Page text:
So you have made your first visit to the market to decide on your interiors, visited @Home, HomeStop, Hometown, Home Center, Nolte, Veneta Cucine, checked out the neighborhood Modular Furniture & Kitchen Wala, spoken to the carpenter who did the house of so and so…….etc. etc……..Means that you are now more confused than you were when you started off, well…. welcome to home making :).
In my earlier posts I have tried to help sort this very confusion offering inputs around
1. how to create a budget (Read Here)
2. the technical aspects when making specialty artifacts like a sliding wardrobe & a modular kitchen. (Read Here)
3. good & reasonable places to shop for interiors in Bangalore (Read Here)
Last week while answering a number of customer queries I realized that I have yet failed to answer one of the fundamental questions that home makers have i.e. with all the choice available in the market, what is the right material to use for one’s woodwork?
So this post is dedicated to answer just that … lets start with the Kitchen:
Kitchen Carcass or The Boxing
If you are someone who does not plan a 3 year “refresh” of your kitchen then the only choice for the Kitchen carcass is Warterproof Marine Ply (Technically called BWP IS 710 Grade Ply….ISI Marked mandatory). Many not so scrupulous will talk about using “Water Resistant” Ply, Laminated Particle Board, Marine Ply in wet areas and Particle board in dry areas etc. etc. for the carcass but trust me anything other than Waterproof Marine Ply means that you giving birth to something that will not last beyond its 3rd birthday, it is another matter that from a price perspective using Waterproof Marine Ply will lead to approx. a 20-25 % increase in the overall cost of the kitchen. Steel Carcass has also emerged as an option in the Bangalore market, I am however not a big fan as it as a perfect shutter alignment is always an issue when marrying a wooden shutter with a steel base and the fact that all the steel inside makes it feels like a railway compartment
The interesting thing to know however is that while the Waterproof Marine “Ply” will be “Waterproof”, the (white) “laminate” that you put on top of it will still come off if one continuously pours water on it.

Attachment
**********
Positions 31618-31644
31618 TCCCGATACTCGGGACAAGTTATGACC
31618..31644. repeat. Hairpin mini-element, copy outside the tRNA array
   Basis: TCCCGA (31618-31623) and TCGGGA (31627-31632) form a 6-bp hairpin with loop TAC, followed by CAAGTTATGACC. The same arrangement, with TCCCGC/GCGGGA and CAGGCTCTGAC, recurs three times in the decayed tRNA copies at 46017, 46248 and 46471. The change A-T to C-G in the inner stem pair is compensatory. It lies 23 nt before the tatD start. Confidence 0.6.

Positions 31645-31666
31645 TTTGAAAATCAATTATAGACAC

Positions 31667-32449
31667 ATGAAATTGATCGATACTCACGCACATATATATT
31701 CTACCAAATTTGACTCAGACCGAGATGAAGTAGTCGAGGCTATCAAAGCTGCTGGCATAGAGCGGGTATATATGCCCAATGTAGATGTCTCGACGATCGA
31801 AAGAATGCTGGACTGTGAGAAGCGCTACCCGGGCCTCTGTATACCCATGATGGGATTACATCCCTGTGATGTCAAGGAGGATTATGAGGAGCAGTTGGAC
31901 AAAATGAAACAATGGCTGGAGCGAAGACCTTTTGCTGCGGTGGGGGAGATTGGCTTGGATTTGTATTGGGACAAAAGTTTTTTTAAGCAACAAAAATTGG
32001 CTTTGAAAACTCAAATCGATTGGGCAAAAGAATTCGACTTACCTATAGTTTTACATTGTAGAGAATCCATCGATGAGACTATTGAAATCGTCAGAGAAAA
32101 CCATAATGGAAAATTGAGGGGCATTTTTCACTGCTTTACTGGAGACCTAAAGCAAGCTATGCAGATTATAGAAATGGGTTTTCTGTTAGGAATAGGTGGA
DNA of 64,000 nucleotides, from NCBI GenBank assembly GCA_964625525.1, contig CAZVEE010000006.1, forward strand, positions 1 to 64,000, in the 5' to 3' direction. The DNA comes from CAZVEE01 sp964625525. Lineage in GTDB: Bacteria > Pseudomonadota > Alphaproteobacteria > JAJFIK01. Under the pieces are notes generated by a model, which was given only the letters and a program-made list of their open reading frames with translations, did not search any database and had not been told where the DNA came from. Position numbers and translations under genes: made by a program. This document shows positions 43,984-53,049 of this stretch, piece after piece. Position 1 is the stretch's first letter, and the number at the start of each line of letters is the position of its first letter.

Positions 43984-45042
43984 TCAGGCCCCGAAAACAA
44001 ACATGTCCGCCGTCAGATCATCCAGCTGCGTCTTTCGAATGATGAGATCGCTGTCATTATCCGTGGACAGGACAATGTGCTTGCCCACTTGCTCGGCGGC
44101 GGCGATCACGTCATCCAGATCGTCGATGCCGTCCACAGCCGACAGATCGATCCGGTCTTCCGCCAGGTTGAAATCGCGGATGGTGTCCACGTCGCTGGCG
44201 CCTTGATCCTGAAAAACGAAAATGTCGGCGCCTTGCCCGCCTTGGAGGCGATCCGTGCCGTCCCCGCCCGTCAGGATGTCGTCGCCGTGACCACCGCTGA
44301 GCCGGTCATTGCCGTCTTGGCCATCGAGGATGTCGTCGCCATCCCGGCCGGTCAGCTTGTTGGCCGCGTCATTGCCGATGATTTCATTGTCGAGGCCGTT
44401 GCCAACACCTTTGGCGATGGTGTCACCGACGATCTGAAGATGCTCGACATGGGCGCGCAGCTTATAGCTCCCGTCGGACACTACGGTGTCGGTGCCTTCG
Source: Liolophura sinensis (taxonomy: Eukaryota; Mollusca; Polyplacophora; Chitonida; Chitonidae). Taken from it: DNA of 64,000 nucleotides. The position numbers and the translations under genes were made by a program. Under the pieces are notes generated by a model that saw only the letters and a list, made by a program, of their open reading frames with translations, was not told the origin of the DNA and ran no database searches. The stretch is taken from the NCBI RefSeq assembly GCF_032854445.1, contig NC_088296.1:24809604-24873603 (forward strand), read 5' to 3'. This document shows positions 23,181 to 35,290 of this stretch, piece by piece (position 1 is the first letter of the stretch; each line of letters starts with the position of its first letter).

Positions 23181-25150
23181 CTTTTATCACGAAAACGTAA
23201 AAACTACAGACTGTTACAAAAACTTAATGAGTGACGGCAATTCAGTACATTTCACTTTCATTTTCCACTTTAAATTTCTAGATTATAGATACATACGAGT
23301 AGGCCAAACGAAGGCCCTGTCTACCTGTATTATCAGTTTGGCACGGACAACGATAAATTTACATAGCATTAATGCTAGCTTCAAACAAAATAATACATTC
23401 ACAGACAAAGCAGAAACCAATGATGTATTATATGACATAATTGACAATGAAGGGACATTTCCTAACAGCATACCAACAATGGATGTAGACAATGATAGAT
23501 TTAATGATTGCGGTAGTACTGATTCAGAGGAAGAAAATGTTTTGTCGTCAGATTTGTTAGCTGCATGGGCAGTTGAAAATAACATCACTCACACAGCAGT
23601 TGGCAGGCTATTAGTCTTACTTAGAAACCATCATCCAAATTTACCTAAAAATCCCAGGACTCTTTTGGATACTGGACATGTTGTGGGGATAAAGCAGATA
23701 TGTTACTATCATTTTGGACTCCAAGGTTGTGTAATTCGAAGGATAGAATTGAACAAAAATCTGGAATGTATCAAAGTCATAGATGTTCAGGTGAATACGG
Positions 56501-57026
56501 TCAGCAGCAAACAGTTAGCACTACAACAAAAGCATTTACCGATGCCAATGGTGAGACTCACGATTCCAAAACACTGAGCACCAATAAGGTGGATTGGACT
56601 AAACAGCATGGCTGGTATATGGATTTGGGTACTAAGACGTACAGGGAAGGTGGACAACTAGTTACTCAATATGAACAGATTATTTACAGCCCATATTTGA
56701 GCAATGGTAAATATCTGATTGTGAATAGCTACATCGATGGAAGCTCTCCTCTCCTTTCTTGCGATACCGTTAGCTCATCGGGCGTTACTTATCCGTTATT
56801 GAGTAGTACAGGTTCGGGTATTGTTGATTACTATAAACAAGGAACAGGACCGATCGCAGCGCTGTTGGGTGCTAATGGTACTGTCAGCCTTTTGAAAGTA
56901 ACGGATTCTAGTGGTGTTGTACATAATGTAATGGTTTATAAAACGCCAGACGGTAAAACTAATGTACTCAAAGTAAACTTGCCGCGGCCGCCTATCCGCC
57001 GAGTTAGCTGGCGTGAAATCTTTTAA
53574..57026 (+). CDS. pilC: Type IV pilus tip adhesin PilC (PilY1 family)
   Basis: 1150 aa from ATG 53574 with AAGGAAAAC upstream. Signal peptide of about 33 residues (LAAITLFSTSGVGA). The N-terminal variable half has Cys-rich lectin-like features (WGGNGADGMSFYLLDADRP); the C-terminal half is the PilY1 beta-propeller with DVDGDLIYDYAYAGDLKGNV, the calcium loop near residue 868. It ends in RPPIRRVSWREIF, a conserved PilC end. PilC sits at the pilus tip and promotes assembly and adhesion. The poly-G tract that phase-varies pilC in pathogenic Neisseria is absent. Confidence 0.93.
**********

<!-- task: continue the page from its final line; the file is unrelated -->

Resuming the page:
The intelligent amongst you will then ask – “So if even Waterproof Marine Ply carcass will eventually spoil (laminate coming off) due to high moisture, why use it at all” ???
The answer is that (1) The weight of the entire kitchen – Hardware, Drawer Channels, Kitchenware, Wall units etc. rests on the Carcass (Both Bottom and Wall unit boxes) and the bolts & screws that hold all this together need a pretty strong “base” to dig into. (2) Waterproof Marine Ply (ignore the laminate) is simply the best “base” that is available in the market that stays good even in the worst of moisture conditions. (3) Using any other “base” is simply amounts to compromising the life of your Kitchen.
For the Kitchen Shutters any of MDF, HDHMR or Plywood works fine. You will ask “Why is Marine Ply NOT recommended here too”??…well remember we said that anything (even the laminate on the Marine Ply) will spoil in high moisture conditions, so the assumption is that we are not using the kitchen as a bathroom. Secondly….the shutters do not hold the entire Kitchen weight, only their own. Hence for regular use Kitchens (Not Industrial Ones) the MDF / HDHMR, Regular Ply OR Marine Ply options work well. Particle Board however is still not recommended.
Use of MDF & HDHMR also allows additional finish options such as acrylic or lacquered glass as some of these finishes are not available on Plywood. Choosing the finish is however another topic in itself and is discussed in more detail in a separate blog post here
Wardrobes & Other Storage Units
The Carcass for the above can be made with any material as in most cases the carcass has wall support from 2 or more sides. Hence if budget is a constraint and there is good wall support then even MDF or HDHMR works here. I will still not recommend particle board unless the budget is an extreme constraint.
The shutters are key in case of wardrobes and need specific attention
The recommended material to use for the shutters in Wardrobes & Storage Units depends entirely on the size of the shutter that you planning. If it is a regular 7 feet height swing shutter then it is ideal to use blockboard as the base. For 8 feet or a 9 feet tall shutters (Sliding OR Swing type) it is best to use metallic frames with wooden panels or glass as that helps control its tendency to warp and also brings down the weight of the shutter. Also remember to keep the panel width higher than 3.5 feet for tall shutters else they tend to wobble specially sliding doors
For shutter heights less than 7 feet, anything will work.
That covers it I guess….will welcome any bouquets and brickbats
PS: The discussion above assumes that the material being used is from reputed brands – nowadays, for example, BWP Ply is available at 30 Rupees psft all the way to 120 Rupees psft – the one at 30 rupees is actually worse than Particle Board